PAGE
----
Tesla is looking to expand in Russia, starting with Moscow and St. Petersburg, says local media


Tesla has been eyeing the Russian market for a while now. The company was first planning to deploy Superchargers in the country last year, but it has been pushed to this year based on the 2017 Supercharger expansion plans – pictured above.

Now it seems the automaker is getting ready to also expand in Russia with showrooms in Moscow and St. Petersburg, according to a report from local media.

Sources in the real estate market told Russia’s Kommersant that Tesla is looking for an office space in Moscow and other locations to open service centers and stores in Moscow and St. Petersburg.

The company didn’t comment on Kommersant’s story. We also asked a Tesla spokesperson for a comment and we will update if we get an answer.

Service centers in Russia will be welcomed by a lot of Tesla owners who already decided to import the Model S and X despite Tesla not officially offering sales or service in the country.

An estimated 300 people now drive Tesla vehicles in Russia and they joined together to operate their unofficial service center in Moscow until Tesla officially enters the market.

Moscow Tesla Club president Igor Antarov now works for the club full-time to offer services to local owners and promote Tesla in Russia.

In the past, Tesla mentioned that they gauge interest in a market by the willingness of locals to import vehicles without Tesla’s service. For example, the company wrote in a press release when entering New Zealand:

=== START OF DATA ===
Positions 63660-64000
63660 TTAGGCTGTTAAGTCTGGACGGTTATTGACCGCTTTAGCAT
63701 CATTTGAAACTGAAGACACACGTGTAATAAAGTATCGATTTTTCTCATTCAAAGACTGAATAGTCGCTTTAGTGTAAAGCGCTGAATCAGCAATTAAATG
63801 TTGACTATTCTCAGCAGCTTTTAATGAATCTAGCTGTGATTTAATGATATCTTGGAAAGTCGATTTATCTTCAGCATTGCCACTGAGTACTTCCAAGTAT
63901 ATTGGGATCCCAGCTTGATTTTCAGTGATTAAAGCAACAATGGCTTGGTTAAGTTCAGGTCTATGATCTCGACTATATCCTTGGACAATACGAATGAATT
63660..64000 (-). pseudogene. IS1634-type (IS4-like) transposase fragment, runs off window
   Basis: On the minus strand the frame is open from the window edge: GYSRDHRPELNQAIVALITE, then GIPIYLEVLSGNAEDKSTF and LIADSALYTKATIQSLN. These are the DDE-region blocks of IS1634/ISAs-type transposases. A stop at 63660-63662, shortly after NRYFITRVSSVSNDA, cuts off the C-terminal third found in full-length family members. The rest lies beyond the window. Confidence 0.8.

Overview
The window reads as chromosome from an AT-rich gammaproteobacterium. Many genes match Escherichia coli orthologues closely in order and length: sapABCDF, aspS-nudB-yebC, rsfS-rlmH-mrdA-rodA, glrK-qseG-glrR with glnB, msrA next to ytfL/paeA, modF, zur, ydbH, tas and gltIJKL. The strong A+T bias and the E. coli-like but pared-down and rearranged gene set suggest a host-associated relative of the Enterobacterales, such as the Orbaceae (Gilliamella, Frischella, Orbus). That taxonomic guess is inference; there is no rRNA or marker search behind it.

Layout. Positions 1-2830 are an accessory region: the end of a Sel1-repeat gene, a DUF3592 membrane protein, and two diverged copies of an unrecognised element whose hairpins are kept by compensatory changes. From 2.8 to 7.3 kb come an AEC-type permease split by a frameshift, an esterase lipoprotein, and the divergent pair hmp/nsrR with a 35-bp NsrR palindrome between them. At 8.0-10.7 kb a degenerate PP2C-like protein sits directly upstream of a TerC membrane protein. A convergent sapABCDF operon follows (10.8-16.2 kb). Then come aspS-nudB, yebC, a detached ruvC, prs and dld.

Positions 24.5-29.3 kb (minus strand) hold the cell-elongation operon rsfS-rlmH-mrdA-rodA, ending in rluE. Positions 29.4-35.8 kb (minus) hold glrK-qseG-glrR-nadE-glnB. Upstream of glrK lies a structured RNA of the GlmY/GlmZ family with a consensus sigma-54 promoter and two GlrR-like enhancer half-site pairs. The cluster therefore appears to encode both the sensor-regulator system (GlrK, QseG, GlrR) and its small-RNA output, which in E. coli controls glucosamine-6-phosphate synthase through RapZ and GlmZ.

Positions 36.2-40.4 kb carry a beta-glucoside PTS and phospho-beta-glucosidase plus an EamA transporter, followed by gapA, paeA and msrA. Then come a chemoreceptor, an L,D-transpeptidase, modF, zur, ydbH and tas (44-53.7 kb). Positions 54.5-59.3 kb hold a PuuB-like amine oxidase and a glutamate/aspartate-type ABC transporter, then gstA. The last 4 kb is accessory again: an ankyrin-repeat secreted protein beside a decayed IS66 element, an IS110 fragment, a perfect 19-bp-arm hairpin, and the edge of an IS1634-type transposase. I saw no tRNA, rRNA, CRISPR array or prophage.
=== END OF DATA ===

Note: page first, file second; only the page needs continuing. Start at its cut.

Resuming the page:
“New Zealand has been chosen as one of the latest expansion markets due to the overwhelming response of Model 3 reservations in the country. This, along with other interest from pioneering owners who have imported Model S vehicles into the market, has highlighted a strong demand for the brand.”

Importing a vehicle in a country where it’s not officially available can always offer some challenges, but arguably even more so when it comes to importing a Tesla. Not only it can be difficult to service or charge the cars without service centers or a Supercharger network, but when Tesla enters a new market, it also makes deals with local broadband companies to give an internet access to its fleet, which supports some of its unique features like over-the-air updates and the Autopilot.

If Kommersant’s report turns out to be true, it should become a lot easier for Russian Tesla owners.

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